IM: Apprenticeships are a fantastic vehicle for social mobility, but there are other factors attached to it. For example, the apprenticeship wage isn’t sustainable – when you think of transport and housing. For many people who’ve made the decision to do an apprenticeship, they often don’t fit into non-vocational, purely academic learning. Life for them is generally a bit different, so it’s about giving people an alternative route.

People can progress from a level 2 all the way to degree level, but we need to make sure people have the right support to aid this transition. I often use the analogy of a car – for it to run and reach its destination, it needs engine oil, water, fuel, which is like an apprentice. They need support from the inside so they can maintain their families and thrive in their career. Unfortunately, we’re seeing apprentices going through level 2 or level 3 but still not progressing any further. We need companies to buy-in to apprenticeships and support learners so they can work as social mobility catalysts on an individual level.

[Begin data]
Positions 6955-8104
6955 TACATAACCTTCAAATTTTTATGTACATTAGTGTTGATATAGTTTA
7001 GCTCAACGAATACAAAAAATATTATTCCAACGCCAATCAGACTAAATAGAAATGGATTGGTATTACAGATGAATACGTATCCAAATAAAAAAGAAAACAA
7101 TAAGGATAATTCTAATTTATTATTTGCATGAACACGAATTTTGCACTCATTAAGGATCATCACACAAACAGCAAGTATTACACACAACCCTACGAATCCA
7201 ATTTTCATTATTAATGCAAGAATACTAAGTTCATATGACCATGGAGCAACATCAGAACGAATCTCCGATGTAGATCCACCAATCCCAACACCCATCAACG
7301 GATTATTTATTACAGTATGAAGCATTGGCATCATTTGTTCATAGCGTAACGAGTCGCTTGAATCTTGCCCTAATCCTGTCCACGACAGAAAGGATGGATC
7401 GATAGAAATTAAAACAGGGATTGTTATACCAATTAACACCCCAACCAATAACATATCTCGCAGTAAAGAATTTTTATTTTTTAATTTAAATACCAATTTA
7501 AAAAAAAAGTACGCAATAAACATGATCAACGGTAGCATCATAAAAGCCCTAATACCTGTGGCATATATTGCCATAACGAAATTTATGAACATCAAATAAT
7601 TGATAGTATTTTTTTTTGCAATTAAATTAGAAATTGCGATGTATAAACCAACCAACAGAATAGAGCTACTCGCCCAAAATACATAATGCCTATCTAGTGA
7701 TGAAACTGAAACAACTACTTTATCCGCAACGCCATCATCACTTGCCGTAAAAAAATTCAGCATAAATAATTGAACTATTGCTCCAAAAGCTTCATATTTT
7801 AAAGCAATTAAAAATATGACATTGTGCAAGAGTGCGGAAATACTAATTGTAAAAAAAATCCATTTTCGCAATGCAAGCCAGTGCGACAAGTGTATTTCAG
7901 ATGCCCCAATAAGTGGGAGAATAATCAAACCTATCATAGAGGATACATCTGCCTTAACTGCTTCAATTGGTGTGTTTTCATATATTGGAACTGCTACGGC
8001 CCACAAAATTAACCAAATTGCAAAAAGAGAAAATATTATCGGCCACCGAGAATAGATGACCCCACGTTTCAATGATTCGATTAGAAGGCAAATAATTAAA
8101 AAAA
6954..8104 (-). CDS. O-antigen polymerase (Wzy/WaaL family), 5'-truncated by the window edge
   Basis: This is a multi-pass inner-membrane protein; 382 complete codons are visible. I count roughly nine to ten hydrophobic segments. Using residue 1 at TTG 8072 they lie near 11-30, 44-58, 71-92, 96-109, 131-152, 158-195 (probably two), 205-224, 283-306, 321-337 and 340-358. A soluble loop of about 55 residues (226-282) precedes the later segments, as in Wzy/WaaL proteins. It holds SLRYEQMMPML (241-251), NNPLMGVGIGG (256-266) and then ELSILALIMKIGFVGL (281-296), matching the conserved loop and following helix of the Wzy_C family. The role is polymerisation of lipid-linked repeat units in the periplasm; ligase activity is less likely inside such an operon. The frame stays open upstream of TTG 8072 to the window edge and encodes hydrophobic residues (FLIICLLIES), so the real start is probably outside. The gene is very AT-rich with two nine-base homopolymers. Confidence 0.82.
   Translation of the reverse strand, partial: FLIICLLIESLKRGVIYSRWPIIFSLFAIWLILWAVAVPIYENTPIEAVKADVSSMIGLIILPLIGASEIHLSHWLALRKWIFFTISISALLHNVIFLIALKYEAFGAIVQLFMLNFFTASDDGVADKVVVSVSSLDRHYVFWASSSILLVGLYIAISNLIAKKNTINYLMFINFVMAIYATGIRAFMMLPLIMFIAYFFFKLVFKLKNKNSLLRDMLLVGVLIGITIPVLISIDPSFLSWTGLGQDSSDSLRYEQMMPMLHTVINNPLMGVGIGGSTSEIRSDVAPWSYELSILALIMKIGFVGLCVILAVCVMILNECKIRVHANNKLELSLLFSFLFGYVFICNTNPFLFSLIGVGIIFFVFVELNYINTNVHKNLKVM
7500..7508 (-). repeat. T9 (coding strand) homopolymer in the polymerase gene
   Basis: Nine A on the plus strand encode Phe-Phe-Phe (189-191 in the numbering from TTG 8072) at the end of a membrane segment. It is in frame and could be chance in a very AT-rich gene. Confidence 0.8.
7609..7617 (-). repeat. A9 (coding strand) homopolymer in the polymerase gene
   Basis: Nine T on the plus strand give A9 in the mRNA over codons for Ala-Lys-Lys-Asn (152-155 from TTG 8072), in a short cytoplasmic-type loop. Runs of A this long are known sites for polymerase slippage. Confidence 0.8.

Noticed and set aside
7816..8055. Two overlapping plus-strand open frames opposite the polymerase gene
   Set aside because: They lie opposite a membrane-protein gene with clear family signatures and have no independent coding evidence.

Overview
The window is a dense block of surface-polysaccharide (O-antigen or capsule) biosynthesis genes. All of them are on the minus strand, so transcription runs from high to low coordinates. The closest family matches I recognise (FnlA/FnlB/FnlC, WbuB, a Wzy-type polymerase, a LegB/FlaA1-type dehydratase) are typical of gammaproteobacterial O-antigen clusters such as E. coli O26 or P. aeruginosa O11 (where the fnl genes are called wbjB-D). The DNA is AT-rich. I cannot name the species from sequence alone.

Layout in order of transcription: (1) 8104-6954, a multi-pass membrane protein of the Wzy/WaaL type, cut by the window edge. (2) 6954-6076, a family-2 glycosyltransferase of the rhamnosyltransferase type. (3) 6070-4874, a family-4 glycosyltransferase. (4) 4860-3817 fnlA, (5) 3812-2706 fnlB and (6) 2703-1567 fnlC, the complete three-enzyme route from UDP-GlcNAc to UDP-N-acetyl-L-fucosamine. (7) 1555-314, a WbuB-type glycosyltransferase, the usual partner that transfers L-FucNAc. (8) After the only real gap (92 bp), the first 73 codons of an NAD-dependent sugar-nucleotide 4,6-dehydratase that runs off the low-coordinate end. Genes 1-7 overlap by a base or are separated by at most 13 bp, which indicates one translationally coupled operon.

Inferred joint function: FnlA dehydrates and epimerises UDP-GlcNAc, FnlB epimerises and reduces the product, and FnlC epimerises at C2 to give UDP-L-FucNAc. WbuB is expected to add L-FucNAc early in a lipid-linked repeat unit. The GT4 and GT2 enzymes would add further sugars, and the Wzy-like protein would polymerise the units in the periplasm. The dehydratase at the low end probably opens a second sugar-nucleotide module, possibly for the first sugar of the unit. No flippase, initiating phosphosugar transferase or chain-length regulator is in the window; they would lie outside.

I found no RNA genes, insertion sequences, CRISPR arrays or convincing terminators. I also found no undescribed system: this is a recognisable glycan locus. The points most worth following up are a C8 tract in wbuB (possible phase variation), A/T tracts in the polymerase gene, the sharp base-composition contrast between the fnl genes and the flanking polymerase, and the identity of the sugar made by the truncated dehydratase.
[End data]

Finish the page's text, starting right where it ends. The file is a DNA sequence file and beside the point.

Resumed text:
SL: What does the BAME Apprenticeship Alliance aim to achieve and how?

IM: BAME Apprenticeship Alliance is a community of organisations that aims to promote apprenticeship diversity. We work around 3 key angles: policy, advocacy and conversation. Policy – we work with LEPs (local enterprise partnerships), employers and the Government to influence how the UK shapes policy around apprenticeship diversity and influence the narrative of apprenticeship diversity. Advocacy – we go out into communities to promote apprenticeships as a whole and shout about apprenticeship diversity. We also meet with key stakeholders to see what practical things we can do together to promote apprenticeships in different spaces. We aim to be in a position where we can talk openly about diversity and demonstrate how apprenticeships play a major role in increasing diversity in organisations.

SL: What kind of organisations do you already work with?